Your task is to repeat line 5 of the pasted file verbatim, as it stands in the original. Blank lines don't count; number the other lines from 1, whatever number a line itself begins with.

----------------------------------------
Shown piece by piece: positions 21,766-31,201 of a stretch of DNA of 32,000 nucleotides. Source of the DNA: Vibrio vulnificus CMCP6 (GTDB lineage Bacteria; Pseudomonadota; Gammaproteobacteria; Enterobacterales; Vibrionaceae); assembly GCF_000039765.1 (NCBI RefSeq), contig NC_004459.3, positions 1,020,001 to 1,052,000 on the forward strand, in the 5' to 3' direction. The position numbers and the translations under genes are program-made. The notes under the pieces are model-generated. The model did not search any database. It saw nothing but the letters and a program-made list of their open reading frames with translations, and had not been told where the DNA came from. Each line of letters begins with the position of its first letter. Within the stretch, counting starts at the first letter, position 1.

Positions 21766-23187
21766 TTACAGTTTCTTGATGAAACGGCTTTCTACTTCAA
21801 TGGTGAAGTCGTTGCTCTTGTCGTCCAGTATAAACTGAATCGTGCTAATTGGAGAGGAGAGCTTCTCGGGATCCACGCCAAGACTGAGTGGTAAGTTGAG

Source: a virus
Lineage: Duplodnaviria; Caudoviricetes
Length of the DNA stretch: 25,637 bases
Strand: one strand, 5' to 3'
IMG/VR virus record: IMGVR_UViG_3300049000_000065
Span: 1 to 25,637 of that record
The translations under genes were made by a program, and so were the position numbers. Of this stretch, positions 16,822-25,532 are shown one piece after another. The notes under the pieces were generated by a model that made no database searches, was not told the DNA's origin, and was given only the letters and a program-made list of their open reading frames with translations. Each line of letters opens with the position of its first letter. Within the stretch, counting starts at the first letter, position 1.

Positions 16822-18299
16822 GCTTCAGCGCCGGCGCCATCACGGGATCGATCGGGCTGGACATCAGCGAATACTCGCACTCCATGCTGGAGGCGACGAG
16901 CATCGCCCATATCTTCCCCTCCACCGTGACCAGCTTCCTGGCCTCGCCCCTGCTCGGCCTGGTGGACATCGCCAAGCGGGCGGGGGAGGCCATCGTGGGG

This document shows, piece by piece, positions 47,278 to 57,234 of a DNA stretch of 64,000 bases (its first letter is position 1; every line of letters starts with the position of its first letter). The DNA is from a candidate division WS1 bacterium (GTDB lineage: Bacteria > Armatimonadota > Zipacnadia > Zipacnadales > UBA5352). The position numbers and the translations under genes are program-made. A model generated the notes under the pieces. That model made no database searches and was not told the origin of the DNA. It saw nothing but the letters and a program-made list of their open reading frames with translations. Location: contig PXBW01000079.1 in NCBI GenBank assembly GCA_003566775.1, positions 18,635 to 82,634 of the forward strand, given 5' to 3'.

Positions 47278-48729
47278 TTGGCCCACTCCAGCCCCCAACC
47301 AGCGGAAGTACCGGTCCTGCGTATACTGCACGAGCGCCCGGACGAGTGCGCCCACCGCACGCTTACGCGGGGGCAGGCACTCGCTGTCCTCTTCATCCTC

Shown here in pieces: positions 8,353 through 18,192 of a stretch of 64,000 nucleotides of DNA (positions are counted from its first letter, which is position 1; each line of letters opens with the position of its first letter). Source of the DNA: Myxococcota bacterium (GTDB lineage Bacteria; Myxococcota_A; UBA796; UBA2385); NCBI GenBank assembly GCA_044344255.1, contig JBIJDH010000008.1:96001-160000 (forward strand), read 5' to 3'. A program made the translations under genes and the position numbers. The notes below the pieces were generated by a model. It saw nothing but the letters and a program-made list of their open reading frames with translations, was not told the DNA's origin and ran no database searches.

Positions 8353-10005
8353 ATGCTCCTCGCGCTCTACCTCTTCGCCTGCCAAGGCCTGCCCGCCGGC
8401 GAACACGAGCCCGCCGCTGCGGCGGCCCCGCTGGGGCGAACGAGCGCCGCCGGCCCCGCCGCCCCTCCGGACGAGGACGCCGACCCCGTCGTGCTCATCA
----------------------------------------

Source: a virus